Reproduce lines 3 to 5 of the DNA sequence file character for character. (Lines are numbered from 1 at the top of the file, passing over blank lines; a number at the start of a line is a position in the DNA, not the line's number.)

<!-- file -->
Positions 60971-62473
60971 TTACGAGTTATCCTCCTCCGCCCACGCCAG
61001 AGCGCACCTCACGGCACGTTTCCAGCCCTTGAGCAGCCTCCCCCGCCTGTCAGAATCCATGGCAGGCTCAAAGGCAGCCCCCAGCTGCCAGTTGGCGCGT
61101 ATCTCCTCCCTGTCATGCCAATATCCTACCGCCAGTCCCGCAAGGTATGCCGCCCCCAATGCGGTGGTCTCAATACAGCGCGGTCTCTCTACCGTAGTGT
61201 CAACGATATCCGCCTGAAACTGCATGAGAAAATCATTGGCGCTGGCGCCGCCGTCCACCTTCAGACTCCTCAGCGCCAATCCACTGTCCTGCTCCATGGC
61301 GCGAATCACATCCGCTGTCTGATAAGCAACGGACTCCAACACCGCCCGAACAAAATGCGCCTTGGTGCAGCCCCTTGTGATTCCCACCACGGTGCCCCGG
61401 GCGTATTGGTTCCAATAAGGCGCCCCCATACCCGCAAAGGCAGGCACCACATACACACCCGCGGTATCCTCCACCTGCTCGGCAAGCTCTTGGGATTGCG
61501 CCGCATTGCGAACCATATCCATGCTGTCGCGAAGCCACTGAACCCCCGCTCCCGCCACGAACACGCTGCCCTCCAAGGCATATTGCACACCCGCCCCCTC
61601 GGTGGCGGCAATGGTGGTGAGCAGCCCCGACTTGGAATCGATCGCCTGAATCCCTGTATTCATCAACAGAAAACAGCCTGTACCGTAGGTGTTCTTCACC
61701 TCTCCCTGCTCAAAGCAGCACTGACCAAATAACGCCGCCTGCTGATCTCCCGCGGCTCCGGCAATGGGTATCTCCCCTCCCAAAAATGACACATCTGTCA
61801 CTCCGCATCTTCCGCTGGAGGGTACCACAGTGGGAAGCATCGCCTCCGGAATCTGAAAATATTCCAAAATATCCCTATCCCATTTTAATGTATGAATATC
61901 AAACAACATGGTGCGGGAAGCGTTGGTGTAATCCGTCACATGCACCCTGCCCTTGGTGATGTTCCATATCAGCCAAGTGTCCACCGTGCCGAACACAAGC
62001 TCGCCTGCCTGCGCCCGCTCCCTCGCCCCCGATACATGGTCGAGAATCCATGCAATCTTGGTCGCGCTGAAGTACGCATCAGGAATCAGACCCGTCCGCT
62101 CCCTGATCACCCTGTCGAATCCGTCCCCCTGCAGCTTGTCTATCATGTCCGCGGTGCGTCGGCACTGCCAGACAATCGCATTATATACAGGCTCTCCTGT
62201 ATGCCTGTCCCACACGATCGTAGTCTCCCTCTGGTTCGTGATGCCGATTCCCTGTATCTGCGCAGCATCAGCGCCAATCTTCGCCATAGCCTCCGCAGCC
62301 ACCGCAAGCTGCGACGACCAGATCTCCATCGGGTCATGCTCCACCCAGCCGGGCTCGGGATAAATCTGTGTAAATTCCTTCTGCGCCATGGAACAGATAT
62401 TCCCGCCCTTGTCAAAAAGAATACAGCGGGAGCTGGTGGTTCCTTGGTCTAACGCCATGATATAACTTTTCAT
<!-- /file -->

61001 AGCGCACCTCACGGCACGTTTCCAGCCCTTGAGCAGCCTCCCCCGCCTGTCAGAATCCATGGCAGGCTCAAAGGCAGCCCCCAGCTGCCAGTTGGCGCGT
61101 ATCTCCTCCCTGTCATGCCAATATCCTACCGCCAGTCCCGCAAGGTATGCCGCCCCCAATGCGGTGGTCTCAATACAGCGCGGTCTCTCTACCGTAGTGT
61201 CAACGATATCCGCCTGAAACTGCATGAGAAAATCATTGGCGCTGGCGCCGCCGTCCACCTTCAGACTCCTCAGCGCCAATCCACTGTCCTGCTCCATGGC